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Considering the proximity of the UK General election markets had discounted the chances of a change in voting for either the base rate or the asset purchasing scheme, and so it transpired as the Monetary Policy Committee continued its watching brief. They say a week can be a long time in politics and the IG political markets are currently indicating a 60% chance of Ed Miliband being the next Prime Minister and a 40% chance for David Cameron, almost the complete inverse of where we stood a week ago.
Tesco CEO Dave Lewis has flung the closet doors wide open in an effort to draw a line in the sand regarding the embattled food retailer’s historical issues. Considering the company has had to write down £4.7 billion in store values, fill a deficit of £3.9 billion in its pension pot and saw profits collapse from £3.9 billion a year ago down to £1.4 billion today, the market reaction has been remarkably calm.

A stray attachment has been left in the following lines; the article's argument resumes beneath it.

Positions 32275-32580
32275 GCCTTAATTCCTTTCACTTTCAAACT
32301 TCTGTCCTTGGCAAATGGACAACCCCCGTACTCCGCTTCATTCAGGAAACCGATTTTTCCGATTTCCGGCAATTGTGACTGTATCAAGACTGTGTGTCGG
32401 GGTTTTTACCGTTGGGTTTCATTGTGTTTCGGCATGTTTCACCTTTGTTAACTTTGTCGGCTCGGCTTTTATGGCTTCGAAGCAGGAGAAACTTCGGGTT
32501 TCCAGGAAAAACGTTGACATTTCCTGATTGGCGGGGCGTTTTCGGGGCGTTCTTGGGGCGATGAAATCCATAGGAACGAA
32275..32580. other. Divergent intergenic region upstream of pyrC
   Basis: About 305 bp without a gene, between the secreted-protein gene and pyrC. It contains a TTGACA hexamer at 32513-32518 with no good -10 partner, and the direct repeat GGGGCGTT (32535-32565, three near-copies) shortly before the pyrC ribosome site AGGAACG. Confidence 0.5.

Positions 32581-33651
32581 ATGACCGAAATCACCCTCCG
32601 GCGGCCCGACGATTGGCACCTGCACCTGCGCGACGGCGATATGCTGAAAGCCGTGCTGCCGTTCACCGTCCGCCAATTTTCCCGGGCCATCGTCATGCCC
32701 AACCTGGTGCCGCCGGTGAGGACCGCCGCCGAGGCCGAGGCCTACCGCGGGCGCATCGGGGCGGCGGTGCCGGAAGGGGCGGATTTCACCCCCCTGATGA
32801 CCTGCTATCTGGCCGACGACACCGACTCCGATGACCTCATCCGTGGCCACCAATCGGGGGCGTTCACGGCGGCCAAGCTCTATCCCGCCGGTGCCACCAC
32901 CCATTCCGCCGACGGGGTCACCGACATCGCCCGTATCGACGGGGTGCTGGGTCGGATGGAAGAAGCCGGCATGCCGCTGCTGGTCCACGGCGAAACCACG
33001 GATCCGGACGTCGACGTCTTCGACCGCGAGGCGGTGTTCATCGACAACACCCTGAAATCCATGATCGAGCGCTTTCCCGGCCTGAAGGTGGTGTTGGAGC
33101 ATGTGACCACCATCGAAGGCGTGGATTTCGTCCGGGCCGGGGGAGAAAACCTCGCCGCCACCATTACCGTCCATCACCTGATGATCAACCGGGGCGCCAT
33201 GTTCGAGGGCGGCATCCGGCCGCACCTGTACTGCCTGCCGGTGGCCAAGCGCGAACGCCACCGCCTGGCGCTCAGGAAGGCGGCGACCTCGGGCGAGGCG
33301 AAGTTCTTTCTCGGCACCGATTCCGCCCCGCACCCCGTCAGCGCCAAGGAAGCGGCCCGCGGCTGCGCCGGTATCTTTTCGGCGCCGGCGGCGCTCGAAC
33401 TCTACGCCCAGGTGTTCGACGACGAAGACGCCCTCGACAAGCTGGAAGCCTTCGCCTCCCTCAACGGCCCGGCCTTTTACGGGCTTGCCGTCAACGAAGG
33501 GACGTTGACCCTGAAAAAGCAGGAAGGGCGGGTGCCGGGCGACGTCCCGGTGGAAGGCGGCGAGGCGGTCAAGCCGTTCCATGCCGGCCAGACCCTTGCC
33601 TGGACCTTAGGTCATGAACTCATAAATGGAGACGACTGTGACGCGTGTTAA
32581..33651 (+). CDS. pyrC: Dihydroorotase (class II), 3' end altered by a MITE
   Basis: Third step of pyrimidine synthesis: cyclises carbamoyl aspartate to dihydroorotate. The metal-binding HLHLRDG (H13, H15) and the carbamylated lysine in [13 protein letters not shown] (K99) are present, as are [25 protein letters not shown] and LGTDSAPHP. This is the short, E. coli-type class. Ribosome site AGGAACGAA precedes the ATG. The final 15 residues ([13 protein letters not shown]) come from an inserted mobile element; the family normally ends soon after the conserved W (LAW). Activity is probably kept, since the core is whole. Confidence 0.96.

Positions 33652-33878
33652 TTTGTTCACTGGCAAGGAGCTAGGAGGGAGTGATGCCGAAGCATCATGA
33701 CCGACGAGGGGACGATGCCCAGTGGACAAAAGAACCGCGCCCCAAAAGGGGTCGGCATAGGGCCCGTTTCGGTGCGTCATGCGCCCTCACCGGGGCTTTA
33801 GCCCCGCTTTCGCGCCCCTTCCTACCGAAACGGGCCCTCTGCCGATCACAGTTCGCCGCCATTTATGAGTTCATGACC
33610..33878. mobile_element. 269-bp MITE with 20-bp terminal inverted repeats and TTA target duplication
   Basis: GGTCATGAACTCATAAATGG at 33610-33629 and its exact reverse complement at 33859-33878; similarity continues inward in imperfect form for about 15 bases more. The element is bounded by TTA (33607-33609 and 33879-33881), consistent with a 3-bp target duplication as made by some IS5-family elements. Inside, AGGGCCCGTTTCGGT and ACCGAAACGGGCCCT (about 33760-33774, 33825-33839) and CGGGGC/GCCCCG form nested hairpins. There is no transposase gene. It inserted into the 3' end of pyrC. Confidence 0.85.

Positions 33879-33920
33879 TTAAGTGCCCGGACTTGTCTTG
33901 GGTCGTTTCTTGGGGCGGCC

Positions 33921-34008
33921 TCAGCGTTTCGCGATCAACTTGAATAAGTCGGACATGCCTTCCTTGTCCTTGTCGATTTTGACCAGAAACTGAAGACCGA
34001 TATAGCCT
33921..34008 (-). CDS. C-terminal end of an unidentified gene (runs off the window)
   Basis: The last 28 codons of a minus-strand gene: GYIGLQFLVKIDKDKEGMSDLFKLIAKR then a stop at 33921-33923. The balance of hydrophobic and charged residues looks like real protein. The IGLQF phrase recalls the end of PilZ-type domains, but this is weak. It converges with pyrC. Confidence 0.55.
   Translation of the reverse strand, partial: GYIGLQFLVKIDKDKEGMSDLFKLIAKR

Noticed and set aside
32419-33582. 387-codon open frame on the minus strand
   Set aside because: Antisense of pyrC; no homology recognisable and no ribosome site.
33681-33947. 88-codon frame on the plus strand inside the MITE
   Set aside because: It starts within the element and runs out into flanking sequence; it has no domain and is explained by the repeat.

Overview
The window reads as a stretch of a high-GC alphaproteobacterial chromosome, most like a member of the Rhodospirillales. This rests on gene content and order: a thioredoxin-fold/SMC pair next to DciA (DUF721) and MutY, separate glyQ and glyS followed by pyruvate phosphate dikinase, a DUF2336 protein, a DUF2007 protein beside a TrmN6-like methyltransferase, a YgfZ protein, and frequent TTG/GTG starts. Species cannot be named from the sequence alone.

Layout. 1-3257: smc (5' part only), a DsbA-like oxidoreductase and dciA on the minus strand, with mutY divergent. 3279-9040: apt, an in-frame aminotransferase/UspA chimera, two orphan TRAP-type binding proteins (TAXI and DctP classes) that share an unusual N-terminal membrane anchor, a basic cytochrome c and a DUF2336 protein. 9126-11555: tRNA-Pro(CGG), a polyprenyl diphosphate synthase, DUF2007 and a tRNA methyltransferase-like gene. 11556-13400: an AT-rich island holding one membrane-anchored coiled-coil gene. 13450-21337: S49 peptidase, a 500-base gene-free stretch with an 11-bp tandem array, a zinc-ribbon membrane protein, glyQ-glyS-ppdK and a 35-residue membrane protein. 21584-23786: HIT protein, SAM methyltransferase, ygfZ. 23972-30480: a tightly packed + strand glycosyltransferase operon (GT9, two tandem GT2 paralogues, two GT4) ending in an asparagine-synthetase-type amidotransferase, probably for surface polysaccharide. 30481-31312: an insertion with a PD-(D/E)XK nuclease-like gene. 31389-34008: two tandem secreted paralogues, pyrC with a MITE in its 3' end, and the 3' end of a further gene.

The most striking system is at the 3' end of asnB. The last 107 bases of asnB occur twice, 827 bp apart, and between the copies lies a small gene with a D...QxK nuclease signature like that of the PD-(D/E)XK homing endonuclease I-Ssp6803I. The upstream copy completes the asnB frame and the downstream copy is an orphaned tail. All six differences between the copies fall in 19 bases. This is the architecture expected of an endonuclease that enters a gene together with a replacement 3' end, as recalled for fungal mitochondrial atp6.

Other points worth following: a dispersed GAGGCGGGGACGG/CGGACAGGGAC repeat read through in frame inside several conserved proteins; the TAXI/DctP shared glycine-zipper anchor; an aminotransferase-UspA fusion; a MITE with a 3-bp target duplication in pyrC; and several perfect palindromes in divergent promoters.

Having announced figures during Australian hours, BHP Billiton investors were well prepared for the negative news. Another 6% reduction in the company’s anticipated 2015 copper production has been the catalyst for institutional analysts to start lowering the price targets for the year ahead.
Ahead of the US markets opening we will see the latest first-quarter figures for Boeing, Coca-Cola and McDonald's, and during trading hours these will be accompanied by Bank of New York Mellon and Qualcomm.
After the US markets close we will then see AT&T, eBay and finally Facebook. Saving the best for last, the social media giant should get plenty of ‘likes’ as it is expected to post a jump in its year-on-year Q1 figures of 67% to $1.798 billion, once again setting the standard for social media companies when it comes to monetising their user base.
Ahead of the open we expect the Dow Jones to start 63 points lower at 17,886.